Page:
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Research Informed Teaching

Research Informed Teaching (RIT) is recognition of a paradigm shift in teaching at university level, where the emphasis has moved to how students actively make sense of what they are taught rather than passively accruing knowledge. Part of this process involves progressively encouraging students themselves to become active enquirers, which is why research informed teaching is of such importance.

At Hope, students are taught by scholars who are active researchers and who not only inspire and enthuse them about the subject but who also model what it means to challenge and push forward the boundaries of new knowledge.

Different disciplines have slightly different interpretations of research informed teaching, but broadly the principle is the same: that the curriculum and the assessment allow students to produce work that is close to the research processes within that discipline. This means that students begin to think like a ‘geographer’ or a ‘scientist’ and understand how knowledge is constructed and disseminated in that discipline. This may involve going on a field trip to study the local sand dunes or developing laboratory skills in measuring levels of physical fitness, for example.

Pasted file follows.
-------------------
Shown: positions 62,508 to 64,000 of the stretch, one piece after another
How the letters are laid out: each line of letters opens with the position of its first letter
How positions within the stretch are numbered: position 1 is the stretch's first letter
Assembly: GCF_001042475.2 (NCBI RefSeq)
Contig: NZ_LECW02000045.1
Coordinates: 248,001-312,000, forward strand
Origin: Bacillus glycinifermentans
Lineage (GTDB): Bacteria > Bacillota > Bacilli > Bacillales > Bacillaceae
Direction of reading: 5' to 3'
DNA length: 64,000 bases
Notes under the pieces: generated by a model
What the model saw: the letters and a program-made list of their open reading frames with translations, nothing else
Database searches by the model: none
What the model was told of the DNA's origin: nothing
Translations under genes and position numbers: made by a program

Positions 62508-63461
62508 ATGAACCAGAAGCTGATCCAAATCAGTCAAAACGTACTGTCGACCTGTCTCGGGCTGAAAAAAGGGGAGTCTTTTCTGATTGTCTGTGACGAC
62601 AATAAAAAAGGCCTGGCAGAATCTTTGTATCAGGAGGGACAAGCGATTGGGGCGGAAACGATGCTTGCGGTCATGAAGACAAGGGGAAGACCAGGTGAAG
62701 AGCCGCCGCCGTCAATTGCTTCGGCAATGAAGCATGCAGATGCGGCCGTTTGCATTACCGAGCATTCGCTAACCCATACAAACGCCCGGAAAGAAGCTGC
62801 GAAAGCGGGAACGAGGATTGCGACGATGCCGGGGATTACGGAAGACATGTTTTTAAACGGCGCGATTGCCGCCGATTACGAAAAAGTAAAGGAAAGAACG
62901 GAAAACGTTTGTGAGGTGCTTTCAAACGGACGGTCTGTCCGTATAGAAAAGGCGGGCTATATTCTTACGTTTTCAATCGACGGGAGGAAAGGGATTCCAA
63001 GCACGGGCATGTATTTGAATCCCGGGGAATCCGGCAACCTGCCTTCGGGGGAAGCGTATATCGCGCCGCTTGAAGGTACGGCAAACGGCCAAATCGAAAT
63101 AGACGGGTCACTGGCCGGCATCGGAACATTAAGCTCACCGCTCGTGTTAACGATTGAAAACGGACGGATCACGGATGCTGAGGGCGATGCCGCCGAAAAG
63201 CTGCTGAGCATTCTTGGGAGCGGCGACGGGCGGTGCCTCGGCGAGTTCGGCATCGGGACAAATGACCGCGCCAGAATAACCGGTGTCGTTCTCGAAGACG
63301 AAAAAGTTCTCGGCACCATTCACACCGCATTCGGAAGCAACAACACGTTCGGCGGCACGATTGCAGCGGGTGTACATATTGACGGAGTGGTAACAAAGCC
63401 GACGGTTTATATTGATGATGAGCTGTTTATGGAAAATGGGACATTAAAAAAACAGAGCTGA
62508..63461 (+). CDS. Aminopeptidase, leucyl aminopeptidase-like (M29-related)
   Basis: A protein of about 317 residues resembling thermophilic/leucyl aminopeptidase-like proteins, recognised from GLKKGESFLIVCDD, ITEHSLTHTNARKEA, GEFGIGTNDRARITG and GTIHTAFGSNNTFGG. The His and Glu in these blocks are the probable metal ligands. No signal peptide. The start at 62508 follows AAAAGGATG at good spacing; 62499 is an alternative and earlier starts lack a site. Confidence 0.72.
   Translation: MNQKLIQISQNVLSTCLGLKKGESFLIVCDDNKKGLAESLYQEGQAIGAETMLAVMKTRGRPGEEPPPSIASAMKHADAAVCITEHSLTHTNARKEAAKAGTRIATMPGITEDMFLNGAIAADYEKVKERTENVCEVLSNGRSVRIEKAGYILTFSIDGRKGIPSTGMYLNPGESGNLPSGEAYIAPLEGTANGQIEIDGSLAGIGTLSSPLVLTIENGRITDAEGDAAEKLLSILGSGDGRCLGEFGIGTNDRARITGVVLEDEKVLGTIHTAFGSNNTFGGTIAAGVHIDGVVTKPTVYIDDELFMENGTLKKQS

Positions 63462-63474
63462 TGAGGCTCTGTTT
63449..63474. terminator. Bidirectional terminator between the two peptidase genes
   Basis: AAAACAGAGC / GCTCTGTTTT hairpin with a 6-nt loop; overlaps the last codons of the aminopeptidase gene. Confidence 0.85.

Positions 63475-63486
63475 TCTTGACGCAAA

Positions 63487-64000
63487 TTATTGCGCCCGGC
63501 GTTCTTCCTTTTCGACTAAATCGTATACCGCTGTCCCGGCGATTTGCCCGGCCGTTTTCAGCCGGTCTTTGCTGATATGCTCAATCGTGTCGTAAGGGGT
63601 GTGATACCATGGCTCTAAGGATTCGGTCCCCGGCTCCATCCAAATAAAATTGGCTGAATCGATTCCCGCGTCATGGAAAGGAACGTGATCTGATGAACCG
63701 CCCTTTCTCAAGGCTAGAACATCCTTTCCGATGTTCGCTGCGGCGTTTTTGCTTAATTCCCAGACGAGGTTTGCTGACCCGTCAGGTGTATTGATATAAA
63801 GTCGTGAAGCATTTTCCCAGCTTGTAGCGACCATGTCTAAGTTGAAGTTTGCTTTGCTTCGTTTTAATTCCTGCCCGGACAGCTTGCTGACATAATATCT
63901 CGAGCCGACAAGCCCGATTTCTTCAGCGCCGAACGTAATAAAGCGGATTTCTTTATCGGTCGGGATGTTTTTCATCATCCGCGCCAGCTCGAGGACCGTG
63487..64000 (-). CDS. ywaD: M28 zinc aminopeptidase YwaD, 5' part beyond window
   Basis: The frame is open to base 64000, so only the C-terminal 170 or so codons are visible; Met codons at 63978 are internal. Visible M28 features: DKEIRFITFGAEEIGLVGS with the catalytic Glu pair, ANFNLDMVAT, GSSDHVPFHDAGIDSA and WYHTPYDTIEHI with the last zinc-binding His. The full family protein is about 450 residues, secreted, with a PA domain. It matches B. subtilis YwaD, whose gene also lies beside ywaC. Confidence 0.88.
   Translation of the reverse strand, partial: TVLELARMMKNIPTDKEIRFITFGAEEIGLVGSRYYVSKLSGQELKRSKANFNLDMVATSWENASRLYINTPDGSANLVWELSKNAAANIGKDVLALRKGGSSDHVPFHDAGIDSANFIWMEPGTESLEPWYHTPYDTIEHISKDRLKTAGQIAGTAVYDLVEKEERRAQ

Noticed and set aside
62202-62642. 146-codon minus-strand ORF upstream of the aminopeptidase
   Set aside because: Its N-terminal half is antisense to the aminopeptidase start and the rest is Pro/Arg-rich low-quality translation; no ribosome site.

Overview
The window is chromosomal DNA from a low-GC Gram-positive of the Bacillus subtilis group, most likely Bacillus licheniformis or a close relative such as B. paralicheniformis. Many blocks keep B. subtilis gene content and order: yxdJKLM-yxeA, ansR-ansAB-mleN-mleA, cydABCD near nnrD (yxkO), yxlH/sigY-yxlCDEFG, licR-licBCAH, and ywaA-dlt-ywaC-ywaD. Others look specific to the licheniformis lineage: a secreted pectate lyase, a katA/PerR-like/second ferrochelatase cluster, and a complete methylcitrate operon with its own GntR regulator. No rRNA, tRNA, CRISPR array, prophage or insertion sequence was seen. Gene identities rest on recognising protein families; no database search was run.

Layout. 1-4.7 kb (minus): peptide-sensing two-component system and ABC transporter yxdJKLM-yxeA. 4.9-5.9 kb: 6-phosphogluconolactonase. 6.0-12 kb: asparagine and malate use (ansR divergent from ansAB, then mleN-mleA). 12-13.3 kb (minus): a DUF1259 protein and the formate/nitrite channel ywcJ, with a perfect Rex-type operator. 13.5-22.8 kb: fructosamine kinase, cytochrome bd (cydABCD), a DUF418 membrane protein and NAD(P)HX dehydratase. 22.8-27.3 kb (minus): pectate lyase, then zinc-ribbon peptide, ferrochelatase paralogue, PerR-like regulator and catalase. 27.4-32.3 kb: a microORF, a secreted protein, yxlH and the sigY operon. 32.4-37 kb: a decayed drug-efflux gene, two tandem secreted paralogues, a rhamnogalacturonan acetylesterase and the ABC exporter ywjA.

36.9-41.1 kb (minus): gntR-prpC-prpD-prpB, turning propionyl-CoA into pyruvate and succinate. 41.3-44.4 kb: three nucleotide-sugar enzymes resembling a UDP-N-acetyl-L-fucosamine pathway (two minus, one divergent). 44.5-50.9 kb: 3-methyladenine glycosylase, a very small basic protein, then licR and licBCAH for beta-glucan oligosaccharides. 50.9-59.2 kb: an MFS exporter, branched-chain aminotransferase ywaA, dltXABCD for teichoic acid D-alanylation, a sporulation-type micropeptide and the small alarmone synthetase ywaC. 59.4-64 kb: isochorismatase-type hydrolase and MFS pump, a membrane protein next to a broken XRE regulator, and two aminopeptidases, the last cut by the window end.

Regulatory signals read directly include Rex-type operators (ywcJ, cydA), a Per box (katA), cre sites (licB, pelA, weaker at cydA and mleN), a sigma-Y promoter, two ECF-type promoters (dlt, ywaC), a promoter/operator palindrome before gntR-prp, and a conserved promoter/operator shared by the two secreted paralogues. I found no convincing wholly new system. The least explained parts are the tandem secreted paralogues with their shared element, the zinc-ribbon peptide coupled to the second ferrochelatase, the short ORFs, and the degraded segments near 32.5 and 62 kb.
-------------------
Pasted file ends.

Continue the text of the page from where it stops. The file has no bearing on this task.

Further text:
How does Hope practise RIT?

The aim of research informed teaching is to encourage our students to develop into rounded and employable graduates who can take their place confidently as global citizens in the 21st century with an appropriate knowledge base, a deep understanding of its limitations as well as its potential, and a desire to apply and add to new knowledge.

Research informed teaching is fundamental to the student learning experience at Liverpool Hope University. It is a central plank in the University’s Learning, Teaching and Assessment Strategy?.

The process will vary according to the discipline taught, but will include students learning:

  • about their lecturers’ own research
  • how to carry out research themselves (often in research methods courses)
  • how to work in a research ‘mode’, which builds on powerful pedagogical principles of enquiry-based , active, collaborative and experiential learning (sometimes this involves problem-based or enquiry-based learning)